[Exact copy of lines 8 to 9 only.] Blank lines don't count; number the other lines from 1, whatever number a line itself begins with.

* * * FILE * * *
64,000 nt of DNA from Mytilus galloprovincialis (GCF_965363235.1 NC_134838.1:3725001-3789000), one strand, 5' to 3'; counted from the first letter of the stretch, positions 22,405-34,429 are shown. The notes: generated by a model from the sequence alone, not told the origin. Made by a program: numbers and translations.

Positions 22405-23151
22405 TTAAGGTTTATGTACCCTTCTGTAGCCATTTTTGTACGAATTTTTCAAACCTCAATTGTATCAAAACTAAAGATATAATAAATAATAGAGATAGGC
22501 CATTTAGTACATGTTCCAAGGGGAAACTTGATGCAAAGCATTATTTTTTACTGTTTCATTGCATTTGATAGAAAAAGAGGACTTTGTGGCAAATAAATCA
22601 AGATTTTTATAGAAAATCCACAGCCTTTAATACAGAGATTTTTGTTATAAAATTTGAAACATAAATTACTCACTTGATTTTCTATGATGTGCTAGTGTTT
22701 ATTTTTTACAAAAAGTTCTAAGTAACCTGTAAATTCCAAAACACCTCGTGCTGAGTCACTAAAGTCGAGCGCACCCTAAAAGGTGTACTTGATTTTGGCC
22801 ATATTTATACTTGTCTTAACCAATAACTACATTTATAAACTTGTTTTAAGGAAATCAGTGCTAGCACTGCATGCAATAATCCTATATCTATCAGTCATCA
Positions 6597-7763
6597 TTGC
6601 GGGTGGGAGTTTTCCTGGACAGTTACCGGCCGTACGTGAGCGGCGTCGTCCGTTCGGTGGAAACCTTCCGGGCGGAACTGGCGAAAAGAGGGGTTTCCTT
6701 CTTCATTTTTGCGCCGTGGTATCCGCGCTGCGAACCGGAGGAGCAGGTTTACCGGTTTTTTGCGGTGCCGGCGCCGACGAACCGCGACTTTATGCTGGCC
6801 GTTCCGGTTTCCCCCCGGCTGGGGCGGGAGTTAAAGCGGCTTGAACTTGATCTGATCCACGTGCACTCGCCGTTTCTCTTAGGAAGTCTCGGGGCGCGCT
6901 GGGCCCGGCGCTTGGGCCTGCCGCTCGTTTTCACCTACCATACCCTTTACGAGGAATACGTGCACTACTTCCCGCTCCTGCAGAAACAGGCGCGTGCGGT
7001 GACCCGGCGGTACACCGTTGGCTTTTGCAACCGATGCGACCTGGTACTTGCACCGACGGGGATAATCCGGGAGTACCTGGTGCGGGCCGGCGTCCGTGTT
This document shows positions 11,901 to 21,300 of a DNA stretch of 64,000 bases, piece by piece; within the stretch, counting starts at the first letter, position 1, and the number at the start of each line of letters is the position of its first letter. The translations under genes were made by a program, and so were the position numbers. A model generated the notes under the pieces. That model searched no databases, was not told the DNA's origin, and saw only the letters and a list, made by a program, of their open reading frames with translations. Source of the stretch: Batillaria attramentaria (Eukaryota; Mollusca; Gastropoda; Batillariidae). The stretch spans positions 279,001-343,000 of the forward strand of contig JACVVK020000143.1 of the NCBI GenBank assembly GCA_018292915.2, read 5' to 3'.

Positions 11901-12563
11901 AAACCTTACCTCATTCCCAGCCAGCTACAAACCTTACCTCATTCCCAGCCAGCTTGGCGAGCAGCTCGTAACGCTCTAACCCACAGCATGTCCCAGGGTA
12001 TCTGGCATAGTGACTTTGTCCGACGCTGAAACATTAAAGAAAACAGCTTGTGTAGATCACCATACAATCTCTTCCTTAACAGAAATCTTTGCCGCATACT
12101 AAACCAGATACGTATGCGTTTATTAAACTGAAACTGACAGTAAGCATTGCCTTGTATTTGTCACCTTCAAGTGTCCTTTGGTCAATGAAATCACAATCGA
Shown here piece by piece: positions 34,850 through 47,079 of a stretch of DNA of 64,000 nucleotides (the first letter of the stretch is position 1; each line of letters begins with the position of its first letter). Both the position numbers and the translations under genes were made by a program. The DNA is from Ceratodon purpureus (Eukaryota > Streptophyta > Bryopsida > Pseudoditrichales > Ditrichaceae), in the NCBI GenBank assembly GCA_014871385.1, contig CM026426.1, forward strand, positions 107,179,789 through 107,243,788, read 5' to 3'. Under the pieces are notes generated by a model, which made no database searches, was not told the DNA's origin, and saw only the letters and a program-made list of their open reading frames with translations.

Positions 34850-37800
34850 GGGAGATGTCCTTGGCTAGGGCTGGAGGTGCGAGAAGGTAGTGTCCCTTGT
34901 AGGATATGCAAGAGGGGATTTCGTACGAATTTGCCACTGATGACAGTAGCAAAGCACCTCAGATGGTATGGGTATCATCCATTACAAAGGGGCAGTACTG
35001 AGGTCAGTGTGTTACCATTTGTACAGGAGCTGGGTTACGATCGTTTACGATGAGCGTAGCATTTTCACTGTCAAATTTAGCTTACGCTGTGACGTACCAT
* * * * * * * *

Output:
Positions 6597-7763
6597 TTGC